Isaac feels the motion will alienate Jewish students. ‘I honestly feel intimidated by the situation, and I know for a fact that it’s going to put off Jewish students from coming here next year.’ What’s more, he finds the boycott itself illogical: ‘Are they going to ban every iPhone because it has a chip inside it made by Israelis?’ He points to the fact that BDS recently succeeded in shutting down a Sodastream factory in the West Bank, causing 500 Palestinian workers to lose their jobs: ‘Where’s the justice in that?’

It seems that, due to its underhand methods, UCLU has shot itself in the foot. ‘I heard about [the motion] a few days beforehand, because I’m flatmates with a member of the UCLU council’, a former UCLU sabbatical officer, who wants to remain anonymous, tells me. ‘I can’t imagine how disassociated others must feel. I think there’s a tendency in the BDS movement to be more about delegitimising Israel than helping Palestinians, which isn’t a good way to go about things because you’re antagonising people who might support you otherwise.’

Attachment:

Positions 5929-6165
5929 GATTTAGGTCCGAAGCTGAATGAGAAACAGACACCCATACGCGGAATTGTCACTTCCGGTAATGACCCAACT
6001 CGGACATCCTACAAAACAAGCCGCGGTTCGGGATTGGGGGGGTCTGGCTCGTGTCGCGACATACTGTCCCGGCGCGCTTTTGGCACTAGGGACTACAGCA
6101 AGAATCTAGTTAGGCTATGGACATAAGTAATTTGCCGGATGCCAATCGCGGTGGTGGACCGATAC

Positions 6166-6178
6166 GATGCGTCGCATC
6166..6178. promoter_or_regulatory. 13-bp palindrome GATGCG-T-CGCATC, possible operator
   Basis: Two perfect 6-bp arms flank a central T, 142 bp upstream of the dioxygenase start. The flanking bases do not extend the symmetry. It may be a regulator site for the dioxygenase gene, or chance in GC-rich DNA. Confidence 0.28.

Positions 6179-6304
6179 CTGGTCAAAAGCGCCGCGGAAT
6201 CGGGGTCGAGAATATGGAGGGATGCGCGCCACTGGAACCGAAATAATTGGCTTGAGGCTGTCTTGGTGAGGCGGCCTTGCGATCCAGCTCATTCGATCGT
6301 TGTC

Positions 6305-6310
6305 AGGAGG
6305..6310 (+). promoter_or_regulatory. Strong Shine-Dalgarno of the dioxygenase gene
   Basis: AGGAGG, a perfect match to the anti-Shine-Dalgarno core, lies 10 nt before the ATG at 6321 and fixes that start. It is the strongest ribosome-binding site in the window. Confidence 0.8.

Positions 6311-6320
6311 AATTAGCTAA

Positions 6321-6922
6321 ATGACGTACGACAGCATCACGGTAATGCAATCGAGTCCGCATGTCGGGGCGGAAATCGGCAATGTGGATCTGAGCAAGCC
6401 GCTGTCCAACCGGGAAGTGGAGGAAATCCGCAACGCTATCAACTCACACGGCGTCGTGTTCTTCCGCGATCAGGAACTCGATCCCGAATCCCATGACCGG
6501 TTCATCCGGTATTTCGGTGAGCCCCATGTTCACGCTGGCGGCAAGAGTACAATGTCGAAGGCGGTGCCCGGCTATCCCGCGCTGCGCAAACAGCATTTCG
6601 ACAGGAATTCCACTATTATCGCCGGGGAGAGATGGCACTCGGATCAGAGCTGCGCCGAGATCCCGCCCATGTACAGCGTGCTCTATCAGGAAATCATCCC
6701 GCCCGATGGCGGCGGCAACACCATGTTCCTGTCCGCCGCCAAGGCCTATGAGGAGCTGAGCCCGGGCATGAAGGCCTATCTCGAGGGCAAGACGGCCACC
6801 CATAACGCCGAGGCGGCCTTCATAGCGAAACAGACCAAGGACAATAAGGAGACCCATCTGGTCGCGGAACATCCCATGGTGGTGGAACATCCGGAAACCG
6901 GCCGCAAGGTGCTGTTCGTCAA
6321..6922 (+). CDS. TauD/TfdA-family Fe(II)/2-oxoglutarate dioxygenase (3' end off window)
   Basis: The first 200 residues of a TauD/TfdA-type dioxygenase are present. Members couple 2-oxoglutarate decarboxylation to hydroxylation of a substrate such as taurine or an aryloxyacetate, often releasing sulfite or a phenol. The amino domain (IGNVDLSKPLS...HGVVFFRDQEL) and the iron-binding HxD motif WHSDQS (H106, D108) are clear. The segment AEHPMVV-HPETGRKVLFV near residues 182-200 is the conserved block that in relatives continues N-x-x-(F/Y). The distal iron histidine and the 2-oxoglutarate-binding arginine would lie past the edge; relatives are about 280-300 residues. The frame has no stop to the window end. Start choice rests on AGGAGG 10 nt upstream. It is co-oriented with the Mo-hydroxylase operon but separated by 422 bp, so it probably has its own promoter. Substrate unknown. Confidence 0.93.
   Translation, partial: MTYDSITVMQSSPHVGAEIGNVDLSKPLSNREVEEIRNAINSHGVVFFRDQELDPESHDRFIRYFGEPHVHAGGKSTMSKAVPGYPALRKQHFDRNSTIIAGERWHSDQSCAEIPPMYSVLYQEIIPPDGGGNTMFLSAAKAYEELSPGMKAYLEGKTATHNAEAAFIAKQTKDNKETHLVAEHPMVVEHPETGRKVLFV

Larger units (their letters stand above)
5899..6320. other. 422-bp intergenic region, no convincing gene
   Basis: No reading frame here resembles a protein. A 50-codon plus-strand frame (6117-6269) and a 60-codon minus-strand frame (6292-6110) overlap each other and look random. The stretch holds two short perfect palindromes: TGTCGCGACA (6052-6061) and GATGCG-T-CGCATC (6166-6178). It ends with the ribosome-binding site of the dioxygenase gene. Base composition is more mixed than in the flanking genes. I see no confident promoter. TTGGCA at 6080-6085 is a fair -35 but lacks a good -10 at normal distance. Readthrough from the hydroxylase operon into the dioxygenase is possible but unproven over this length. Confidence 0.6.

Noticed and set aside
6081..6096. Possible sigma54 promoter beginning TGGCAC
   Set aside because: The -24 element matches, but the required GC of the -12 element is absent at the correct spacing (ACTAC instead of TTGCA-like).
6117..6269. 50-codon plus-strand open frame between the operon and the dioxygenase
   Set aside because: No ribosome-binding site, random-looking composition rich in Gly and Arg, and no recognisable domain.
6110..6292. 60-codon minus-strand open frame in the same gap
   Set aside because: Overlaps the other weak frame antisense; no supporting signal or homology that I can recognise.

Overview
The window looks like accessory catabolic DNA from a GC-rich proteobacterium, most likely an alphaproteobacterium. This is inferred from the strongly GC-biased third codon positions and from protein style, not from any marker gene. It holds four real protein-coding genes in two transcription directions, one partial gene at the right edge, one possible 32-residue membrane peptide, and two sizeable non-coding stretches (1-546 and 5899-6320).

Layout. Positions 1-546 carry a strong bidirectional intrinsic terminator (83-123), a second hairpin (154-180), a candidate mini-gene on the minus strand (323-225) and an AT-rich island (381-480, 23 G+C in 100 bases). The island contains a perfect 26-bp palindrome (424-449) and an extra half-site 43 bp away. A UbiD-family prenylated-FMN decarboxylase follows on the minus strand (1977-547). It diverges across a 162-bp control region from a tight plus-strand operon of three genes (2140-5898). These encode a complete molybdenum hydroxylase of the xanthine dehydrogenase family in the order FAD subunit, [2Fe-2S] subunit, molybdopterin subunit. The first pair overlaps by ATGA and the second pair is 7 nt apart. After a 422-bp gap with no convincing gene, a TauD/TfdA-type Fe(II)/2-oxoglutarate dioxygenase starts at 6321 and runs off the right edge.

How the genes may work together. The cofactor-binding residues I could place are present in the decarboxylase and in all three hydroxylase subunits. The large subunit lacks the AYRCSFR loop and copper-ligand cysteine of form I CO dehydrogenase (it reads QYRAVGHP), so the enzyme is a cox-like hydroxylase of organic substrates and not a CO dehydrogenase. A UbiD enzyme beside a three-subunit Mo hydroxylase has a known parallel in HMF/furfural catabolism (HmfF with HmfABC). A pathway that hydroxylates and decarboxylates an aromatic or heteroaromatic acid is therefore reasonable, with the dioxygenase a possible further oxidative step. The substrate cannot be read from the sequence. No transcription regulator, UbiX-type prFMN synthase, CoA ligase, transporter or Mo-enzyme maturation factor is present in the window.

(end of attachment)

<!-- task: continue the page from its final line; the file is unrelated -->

The undemocratic nature of the decision is what most dismays him. ‘I love the students’ union, and I want students to be engaged and talk about political issues. But people talking in small rooms shouldn’t be deciding big, important things for the majority’, he says. ‘Why not try and convince people of your point of view if you believe in BDS? Try and convince people, and maybe you’ll pass it in a general meeting.’

This undemocratic streak goes right through the BDS movement. Certain student politicians seem to consider those who disagree with them as contemptible troglodytes, justifying, in their minds, the movement’s anti-democratic antics. Jacob Diamond, ex-president of the King’s College London Debating Society, suggests that both sides of the Israel-Palestine debate are somewhat guilty of this. ‘That’s the sort of culture you have on campus now – if you question either side, either the Israel Society or the pro-Palestinians, [they will] come down on you like hellfire.’